Sign Putin is unhappy about Trump
Russia's response to the news of Joe Biden's election win in the US is remarkably different compared to Vladimir Putin's well wishes to Donald Trump four years earlier.
In the hours after Biden's win was announced over the weekend, while world leaders sent their congratulations to the Democratic winner, Russia, and also China, remained unusually quiet.
In 2016, Putin was among the first to send his congratulations, just over an hour after projections claimed Trump had won.
This year, in the hours after the election announcement the Kremlin issued just one congratulatory message that speaks volumes. But not to Biden. Or Trump. It was to director of the Moscow Drama Theater, Oleg Menshikov. A congratulations on his 60th birthday.
It's an uncertain and foreboding sign as the world enters more uncharted territory in terms of how Russia and China will react to the US in the years ahead.
In 2016 Putin sent a message of "hope" on the horizon at the announcement of Trump's presidential win.
He hoped to work together to lift Russian-US relations out of the current crisis, he said.
To resolve issues on the international agenda and look for effective responses to global security challenges.
Fast forward to 2020 - and silence. Instead, Putin was pictured discussing "post-conflict recovery" with Syrian president Bashar al-Assad.
Assad's forces control more than 70 per cent of Syria, while remaining areas are held by US-backed Kurdish forces as well as rebels and jihadists opposed to the Damascus government.
"My reaction was goodness me, it's so different to four years ago, back in 2016 when Vladimir Putin couldn't wait to congratulate president-elect Trump," BBC's Moscow Correspondent Steve Rosenberg said.
Overnight, a Kremlin spokesperson indicated they will wait until the election result is officially confirmed before providing a formal reaction, noting Trump's legal claims over possible electoral fraud. China echoed a similar response.
"We believe it is correct to wait for the official results of the elections that have taken place," Russian presidential spokesman Dmitry Peskov said.
"I'd like to remind you that President Putin has repeatedly said that he will respect the choice of the American people whatever it may be."
Peskov said Putin would be "ready to work with any elected president of the United States" despite a crumbling relationship since Moscow was accused of election interference in 2016.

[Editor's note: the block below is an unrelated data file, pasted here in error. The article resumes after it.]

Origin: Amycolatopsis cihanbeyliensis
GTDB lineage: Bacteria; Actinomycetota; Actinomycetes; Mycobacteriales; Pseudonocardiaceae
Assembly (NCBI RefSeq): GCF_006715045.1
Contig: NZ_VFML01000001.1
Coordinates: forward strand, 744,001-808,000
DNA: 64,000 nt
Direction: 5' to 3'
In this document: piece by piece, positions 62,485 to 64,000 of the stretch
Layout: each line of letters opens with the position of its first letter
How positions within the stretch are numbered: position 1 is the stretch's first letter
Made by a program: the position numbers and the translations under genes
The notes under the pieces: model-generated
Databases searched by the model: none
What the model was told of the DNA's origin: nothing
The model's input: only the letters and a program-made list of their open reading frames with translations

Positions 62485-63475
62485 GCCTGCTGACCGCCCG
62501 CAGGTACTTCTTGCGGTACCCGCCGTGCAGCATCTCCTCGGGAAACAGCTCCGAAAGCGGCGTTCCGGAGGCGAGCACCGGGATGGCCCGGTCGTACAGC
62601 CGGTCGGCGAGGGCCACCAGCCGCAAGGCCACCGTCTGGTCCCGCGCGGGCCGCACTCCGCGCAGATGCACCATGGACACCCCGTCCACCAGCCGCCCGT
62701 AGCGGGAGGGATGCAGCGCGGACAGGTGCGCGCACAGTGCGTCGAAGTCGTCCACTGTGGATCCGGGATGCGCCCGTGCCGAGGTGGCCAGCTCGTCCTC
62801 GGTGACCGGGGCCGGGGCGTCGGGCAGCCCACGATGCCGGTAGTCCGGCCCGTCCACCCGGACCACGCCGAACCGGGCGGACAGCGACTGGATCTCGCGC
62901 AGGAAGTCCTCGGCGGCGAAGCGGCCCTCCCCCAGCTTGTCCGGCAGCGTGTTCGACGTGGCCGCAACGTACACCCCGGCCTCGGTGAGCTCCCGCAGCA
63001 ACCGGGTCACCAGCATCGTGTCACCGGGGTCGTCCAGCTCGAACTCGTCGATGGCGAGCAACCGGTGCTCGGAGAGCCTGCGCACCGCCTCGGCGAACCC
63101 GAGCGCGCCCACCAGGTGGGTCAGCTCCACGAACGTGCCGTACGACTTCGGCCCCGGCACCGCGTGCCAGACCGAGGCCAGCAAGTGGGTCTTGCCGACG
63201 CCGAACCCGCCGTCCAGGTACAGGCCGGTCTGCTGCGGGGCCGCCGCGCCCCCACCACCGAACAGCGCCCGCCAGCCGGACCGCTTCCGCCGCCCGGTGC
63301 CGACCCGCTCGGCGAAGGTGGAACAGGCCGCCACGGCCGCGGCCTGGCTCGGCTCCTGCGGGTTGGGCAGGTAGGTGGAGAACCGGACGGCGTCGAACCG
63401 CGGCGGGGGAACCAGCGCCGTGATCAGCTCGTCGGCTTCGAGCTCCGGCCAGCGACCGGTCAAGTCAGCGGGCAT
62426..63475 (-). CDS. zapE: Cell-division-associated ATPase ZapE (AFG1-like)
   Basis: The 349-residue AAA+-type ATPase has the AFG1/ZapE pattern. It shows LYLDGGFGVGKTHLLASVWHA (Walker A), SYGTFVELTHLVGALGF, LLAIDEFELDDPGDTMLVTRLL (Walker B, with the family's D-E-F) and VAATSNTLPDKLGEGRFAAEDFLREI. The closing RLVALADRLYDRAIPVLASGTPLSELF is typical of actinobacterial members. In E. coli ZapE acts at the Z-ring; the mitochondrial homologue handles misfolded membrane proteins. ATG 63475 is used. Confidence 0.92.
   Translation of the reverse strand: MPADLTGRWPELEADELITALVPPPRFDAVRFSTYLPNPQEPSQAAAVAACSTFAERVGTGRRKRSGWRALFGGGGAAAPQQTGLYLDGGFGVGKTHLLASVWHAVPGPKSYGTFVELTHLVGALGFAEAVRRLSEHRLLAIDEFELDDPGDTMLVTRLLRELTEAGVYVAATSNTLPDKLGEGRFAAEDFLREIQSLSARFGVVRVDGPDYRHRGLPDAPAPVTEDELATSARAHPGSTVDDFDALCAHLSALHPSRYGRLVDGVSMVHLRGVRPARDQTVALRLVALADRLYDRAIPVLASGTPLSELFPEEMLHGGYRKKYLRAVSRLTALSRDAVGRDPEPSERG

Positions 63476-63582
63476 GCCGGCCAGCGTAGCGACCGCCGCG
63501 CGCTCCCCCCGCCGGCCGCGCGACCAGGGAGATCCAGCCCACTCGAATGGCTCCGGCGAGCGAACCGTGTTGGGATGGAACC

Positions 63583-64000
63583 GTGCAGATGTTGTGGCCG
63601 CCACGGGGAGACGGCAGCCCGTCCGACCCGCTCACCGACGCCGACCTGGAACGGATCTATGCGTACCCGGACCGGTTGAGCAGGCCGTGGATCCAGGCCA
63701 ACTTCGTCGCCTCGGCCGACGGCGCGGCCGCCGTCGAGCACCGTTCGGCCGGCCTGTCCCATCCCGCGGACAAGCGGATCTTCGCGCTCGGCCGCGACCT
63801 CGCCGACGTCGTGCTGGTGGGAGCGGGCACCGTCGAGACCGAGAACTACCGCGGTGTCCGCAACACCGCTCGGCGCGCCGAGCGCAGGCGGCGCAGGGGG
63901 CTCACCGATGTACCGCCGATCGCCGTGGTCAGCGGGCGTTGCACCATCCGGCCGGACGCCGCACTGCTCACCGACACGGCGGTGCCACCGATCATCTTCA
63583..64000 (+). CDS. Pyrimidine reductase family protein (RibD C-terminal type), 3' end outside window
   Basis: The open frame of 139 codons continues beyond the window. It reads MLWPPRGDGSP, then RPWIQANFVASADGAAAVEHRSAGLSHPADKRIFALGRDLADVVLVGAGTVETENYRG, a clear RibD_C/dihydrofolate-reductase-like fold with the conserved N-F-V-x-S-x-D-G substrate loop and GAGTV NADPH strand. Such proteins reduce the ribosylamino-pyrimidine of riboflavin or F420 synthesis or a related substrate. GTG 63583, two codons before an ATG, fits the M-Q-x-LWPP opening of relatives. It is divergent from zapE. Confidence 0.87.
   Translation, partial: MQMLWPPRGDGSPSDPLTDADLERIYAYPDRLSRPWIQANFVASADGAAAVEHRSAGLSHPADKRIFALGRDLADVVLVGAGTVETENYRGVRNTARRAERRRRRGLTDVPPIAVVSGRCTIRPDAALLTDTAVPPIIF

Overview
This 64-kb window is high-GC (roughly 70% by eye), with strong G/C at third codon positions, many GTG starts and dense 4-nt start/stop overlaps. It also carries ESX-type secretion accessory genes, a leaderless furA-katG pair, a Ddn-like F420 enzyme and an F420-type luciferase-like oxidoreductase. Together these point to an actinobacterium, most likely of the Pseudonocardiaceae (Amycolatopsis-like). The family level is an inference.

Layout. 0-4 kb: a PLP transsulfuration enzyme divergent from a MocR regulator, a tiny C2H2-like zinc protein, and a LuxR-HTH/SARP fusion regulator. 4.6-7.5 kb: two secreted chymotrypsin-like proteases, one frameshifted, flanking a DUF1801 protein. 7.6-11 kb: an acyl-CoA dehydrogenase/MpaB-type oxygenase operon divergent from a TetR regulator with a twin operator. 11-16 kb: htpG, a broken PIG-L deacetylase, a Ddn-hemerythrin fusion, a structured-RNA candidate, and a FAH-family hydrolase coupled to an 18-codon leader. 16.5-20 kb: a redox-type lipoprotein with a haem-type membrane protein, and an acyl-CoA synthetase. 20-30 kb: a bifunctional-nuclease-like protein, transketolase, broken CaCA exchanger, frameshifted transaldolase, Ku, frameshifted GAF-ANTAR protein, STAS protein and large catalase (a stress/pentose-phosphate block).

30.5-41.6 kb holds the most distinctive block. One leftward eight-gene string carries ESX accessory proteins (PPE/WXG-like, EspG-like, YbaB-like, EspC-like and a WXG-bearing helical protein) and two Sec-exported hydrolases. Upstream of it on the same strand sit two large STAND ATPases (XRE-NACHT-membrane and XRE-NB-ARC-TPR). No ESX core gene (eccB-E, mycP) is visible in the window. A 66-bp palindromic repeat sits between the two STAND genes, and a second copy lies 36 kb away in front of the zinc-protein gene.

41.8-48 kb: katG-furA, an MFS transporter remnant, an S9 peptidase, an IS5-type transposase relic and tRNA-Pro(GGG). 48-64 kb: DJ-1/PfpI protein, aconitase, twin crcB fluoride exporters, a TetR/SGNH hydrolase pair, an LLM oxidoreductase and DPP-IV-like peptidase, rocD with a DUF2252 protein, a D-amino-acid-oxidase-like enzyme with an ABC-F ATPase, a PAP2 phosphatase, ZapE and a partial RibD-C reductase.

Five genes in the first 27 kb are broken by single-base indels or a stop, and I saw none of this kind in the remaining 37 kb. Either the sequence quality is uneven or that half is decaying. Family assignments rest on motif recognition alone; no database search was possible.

But experts are worried.
"The early signs indicate that Mr. Putin is preparing for a deeply adversarial relationship with America's next president," New York Times Moscow correspondent Anton Troianovski predicts.
"While Mr. Trump never delivered on Russian hopes of rapprochement between Washington and Moscow, his America-first foreign policy dovetailed with the Kremlin's desire to weaken the Western alliance and to expand Russian influence around the world."
The Kremlin has spoken on the US elections.— Steve Rosenberg (@BBCSteveR) November 9, 2020
Congratulations? No, just comment:
“We believe the correct thing to do is wait for the official election result.” (Dmitry Peskov, Putin spokesman)
In a piece for the Times, Troianovski, along with Moscow based reporter Andrew E. Kramer, said president-elect Biden is already a foe to Russia and has repeatedly spoken out against the country, warning he will toughen up America's stance the state.
Russia and China will become likely losers in the Trump's defeat, with Rosenberg claiming the widespread suspicion in Russia's reluctance to send congratulations to the president-elect is due to a "strong element of sour grapes".
"It's not really the result that Moscow was hoping for.
"Donald Trump didn't transform US/Russia relations as he'd promised, but he never criticised Vladimir Putin. Joe Biden has criticised Vladimir Putin on many occasions, and recently identified Russia as the biggest threat to America.
"The concern here is that a Biden administration will be tougher on Moscow than its predecessor."
Peskov said that this election was different because of the legal challenges that Trump, who has refused to concede defeat, is planning to mount over the vote.
"The difference is quite obvious … then there were no announcements of legal challenges," Peskov said.
"We hope that with the next president of the United States it will be possible to re-establish a dialogue and together agree on ways to normalise our bilateral relations," he said.
Originally published as Sign Putin is unhappy about Trump
Today’s Russian papers distinctly downbeat about @JoeBiden. One calls him “a lame duck”, another says he’ll “continue the policy of restraining Russia.” One positive: “US-Russian relations can’t get any worse. They’re bad enough already” #ReadingRussia @BBCWorld @BBCNorthAmerica pic.twitter.com/XBPf7TZIQE— Steve Rosenberg (@BBCSteveR) November 9, 2020